Smoothly ironed suits, crease-free dresses, notepads clamped firmly under their arms: There is certainly something that speaks of representing the state about the group of 12 young diplomats from Mali, Botswana, Southern Sudan and Malawi as they enter Room A-106 of the local government office of Berlin’s Neukölln district. One would now expect camera flashes and German senior officials to shake hands diligently and receive the delegation. But in room A-106, there’s only Arnold Mengelkoch, Neukölln’s integration commissioner, who is waiting to give a lecture on migration. In fact, the young officials are not here for diplomatic reasons, but to learn.
They have been invited by Germany’s Federal Foreign Office, or more precisely by unit 1-DA, which is responsible for international diplomatic training. Around 300 young diplomats come to Germany every year as part of this programme – to further international understanding and for strategic reasons, as co-organiser Karl Flittner explains: “On the one hand, the Foreign Office wants to provide diplomatic training for young people who have no opportunity to do so in their home country. On the other hand, we want to make contacts and show them our country.”
In order to master this balancing act, the Foreign Office has created a full programme for young diplomats like Angelina Jolong from South Sudan. “Last week we visited the Federal Council, took part in a guided tour of the former Buchenwald concentration camp and took lessons on international negotiations,” she says, adding that while it was exhausting, it was also very impressive. “What amazed me was how much the Germans are trying to promote a society in which everyone is treated equally. That can be complicated, as here in Neukölln, but the aspiration is perceptible.”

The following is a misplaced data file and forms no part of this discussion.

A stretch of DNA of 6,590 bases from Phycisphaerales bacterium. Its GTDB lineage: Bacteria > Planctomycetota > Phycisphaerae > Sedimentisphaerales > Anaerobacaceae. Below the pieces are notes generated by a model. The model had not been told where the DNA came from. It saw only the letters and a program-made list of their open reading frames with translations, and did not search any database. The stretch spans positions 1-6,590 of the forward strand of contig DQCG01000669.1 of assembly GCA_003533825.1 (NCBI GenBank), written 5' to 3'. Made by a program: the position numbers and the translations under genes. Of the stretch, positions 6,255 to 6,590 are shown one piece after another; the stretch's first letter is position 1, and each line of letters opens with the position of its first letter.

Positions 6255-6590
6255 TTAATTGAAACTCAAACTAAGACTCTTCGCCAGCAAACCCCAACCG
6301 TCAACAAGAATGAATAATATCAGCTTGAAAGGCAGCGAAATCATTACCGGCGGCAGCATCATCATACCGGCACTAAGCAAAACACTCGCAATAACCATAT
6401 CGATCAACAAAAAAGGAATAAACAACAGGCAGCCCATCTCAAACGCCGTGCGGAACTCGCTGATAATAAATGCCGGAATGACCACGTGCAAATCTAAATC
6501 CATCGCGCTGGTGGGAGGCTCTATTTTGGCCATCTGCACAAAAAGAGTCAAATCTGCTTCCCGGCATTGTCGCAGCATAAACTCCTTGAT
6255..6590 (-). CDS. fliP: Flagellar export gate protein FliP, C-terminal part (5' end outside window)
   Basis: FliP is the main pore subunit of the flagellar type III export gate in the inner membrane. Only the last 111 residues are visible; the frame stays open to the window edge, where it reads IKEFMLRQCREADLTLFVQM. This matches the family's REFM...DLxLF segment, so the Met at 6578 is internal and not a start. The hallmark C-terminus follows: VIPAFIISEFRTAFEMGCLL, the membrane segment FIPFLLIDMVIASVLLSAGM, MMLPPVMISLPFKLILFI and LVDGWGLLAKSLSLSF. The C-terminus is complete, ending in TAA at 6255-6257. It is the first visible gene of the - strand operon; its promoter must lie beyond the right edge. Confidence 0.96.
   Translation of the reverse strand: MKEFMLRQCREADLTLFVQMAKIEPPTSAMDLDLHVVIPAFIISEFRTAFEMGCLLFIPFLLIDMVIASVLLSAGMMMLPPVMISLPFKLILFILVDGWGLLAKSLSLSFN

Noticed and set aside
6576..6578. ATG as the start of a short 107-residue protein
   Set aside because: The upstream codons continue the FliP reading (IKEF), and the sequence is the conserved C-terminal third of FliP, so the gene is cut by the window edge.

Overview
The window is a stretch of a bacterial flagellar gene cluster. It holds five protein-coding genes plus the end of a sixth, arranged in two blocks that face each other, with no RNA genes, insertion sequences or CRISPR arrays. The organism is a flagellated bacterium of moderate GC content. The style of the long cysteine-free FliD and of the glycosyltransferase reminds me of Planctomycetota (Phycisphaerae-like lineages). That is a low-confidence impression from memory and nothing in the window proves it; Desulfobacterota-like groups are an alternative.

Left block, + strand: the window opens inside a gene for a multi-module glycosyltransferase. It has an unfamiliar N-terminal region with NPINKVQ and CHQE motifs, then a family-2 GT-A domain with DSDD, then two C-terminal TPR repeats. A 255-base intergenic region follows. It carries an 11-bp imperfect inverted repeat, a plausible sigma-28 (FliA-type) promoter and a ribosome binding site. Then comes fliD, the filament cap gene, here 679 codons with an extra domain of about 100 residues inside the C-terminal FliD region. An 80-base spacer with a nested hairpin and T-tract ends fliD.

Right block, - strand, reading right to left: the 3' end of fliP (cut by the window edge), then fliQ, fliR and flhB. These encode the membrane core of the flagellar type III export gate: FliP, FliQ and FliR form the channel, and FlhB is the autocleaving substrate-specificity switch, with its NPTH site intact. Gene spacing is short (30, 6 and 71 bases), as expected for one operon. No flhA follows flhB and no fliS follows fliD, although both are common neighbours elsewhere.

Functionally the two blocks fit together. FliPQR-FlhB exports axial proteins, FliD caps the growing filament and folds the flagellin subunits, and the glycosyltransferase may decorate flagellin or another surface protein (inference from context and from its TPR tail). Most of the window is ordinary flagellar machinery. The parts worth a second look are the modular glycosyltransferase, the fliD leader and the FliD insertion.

Jolong speaks as if she had written down the compliment to Germany beforehand, she says it with such confidence. It’s clear that she has diplomatic talent – and she’s recently also been gaining practical experience. Only the previous day, she and her colleagues had to step in front of the cameras at German broadcaster Deutsche Welle to test and fine-tune their public appearance. Professional media training is also part of their diplomatic training.
The program wasn't always this in-depth. It began in 1992 as an emergency measure to help the former Soviet republics, which under Moscow's aegis had not had their own foreign services. Germany helped to rebuild them. Over time, however, the aid programme became a permanent institution. Today, the training includes courses for diplomats from 180 countries.
Wame Dechambenoit from Botswana is one of them and is convinced that she can learn a lot in Germany: “For example, how a representative of a government should have a stance on their country’s history. The Germans we met don't hide the dark chapters of the past. Instead, they draw political lessons from it. That impressed me.”
In the coming weeks, Dechambenoit, Jolong and their colleagues will become part of the alumni network of the German Foreign Office. Back home, they will be on the guest lists of the German missions abroad. Because – and this is more than just a saying in the diplomatic day-to-day business of the Foreign Office – we always meet twice in a lifetime.